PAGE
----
High-performance lab expands via remote access

A high performance computing facility at Queen’s University enabled a secure portal earlier this week, allowing researchers to access their work from anywhere they can find an Internet connection.

The High Performance Computing Virtual Laboratory (HPCVL), located at Queen’s in Kingston, Ont., was founded by Carleton University, Queen’s, Royal Military College, and the University of Ottawa to provide HPC resources to researchers. It now includes Ryerson University, Loyalist College, and Seneca College.

The biggest problem facing these researchers was gaining access to the facility without actually being there in person. VPN technology permitted some remote access, but it wasn’t ideal, said Ken Edgecombe, executive director of HPCVL. As a result, HPCVL set upon building a secure portal framework several years ago.

“The secure portal is something that we thought about doing when Entrust came out with TruePass, which is a roaming certificate approach with a zero footprint,” said Edgecombe. “It was basically a way to help us get away from this point-to-point encryption framework that almost everyone’s been working in.”

Working with Entrust Inc.’s encryption technology and Secure Global Desktop technology from Sun Microsystems, HPCVL was able to create a portal that was accessible from any Internet connection. More importantly, it allows researchers to access their data directly from HPCVL without having to worry about the security implications of leaving information on a local machine.

“This allows you to basically come in through any browser . . . and use our systems. It’s really an exciting thing in the sense that you don’t have to upload or download any files when you’re doing your work,” explained Edgecombe. “You can work on that bit of research that you’re doing as though you were right there.”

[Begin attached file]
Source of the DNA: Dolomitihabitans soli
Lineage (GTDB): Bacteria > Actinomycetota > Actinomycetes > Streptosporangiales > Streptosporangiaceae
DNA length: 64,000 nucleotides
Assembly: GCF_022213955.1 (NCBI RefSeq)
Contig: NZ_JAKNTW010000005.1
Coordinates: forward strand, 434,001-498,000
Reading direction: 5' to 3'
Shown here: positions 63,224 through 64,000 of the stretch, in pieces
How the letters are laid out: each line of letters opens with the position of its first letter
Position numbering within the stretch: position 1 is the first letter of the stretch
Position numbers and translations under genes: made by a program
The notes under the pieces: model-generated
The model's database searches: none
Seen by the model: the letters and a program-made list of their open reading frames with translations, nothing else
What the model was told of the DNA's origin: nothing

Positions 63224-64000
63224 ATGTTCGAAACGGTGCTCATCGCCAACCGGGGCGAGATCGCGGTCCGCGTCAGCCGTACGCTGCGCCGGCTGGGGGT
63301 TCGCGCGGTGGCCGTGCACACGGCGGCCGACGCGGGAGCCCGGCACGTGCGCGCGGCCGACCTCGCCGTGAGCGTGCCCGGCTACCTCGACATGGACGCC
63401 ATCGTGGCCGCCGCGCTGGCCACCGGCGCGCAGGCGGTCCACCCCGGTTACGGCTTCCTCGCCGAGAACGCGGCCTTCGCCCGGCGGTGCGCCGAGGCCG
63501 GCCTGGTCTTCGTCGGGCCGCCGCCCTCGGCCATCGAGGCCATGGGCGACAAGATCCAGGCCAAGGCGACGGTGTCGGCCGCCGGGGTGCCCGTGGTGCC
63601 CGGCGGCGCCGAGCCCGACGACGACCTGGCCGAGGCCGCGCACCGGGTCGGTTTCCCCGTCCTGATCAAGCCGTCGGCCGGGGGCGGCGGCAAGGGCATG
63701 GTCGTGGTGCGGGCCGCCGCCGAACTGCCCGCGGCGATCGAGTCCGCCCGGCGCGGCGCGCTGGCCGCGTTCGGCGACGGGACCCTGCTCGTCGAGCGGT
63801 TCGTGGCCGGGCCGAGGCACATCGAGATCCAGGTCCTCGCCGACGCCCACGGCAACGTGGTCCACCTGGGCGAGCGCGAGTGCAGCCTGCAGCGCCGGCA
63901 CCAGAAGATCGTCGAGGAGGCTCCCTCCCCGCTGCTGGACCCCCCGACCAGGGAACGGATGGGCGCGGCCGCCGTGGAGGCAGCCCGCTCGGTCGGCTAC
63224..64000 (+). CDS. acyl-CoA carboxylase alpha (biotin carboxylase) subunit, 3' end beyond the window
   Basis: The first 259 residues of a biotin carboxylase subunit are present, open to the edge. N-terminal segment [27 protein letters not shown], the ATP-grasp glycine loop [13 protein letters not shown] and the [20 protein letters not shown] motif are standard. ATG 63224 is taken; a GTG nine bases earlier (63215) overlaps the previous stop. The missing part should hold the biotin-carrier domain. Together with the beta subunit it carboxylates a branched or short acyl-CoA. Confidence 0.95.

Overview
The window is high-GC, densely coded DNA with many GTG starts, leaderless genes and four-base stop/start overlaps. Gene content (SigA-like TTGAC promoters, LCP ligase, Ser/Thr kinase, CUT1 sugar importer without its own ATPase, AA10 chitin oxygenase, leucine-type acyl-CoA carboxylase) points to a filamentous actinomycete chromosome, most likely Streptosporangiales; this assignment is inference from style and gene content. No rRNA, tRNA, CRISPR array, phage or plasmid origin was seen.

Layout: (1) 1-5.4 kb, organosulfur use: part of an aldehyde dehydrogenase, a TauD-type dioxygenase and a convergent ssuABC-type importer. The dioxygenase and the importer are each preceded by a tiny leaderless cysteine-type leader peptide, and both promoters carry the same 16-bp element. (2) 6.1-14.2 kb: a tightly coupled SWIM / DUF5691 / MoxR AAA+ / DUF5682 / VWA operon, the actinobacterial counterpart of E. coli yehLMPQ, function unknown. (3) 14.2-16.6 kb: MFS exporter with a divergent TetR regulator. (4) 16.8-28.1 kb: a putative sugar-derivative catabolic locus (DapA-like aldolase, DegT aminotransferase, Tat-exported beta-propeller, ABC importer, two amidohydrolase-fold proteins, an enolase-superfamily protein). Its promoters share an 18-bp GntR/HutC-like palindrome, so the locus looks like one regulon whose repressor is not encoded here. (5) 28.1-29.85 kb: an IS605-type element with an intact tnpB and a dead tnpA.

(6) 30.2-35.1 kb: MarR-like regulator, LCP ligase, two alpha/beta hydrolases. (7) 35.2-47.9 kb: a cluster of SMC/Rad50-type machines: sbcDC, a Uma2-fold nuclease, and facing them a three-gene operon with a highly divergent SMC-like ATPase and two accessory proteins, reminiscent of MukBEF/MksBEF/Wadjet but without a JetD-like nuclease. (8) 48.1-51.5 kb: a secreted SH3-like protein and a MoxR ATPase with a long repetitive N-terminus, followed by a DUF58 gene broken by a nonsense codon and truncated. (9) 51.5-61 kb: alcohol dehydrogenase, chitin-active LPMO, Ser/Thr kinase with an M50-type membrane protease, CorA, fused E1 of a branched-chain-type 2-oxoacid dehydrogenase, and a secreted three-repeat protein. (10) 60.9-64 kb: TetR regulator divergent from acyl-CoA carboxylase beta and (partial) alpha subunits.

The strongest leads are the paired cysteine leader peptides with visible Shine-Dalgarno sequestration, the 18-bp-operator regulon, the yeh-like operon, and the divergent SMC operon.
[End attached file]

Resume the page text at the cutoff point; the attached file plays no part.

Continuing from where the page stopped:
“If I go through the portal, all the graphics are done on an HPCVL machine locally and transmitted to me through my browser,” added Doug Mewhort, a professor in the psychology department at Queen’s. “I could be sitting in an airport and get access to HPCVL.”

The fact that the portal is secure – it is encrypted and sometimes doubled encrypted – is meaningful not only for basic security reasons but also to comply with privacy legislation like PIPEDA, HIPAA or FIPPA, said Edgecombe. Some of the researchers may be working on drug design research or performing clinical trials, for example.

“We have the realization, in Canada particularly, that privacy is not just a matter of randomizing some numbers. You have to be very careful,” said Edgecombe. “What this does is it takes away a lot of those concerns and it gives researchers solutions to the compliance regulations they need to meet.”

Another useful aspect of the portal is that is allows multiple parties to collaborate on the same files from different locations. A researcher in one part of the country can lean on experts for help at the main HPCVL facility in Queen’s.

“Parallel coding is still a difficult chore for people to do. When we have users who don’t know how to do code, we have experts in our office here who can help them,” said Mewhort.

“What the portal allows us to do is: If I’m having trouble, I can phone up one of the experts and they can say, ‘Well put the code into an editor and I’ll look at it with you.’ And we can both be looking at the same code on the same screen. I can do that from Timbuktu. That’s what’s really wonderful.”

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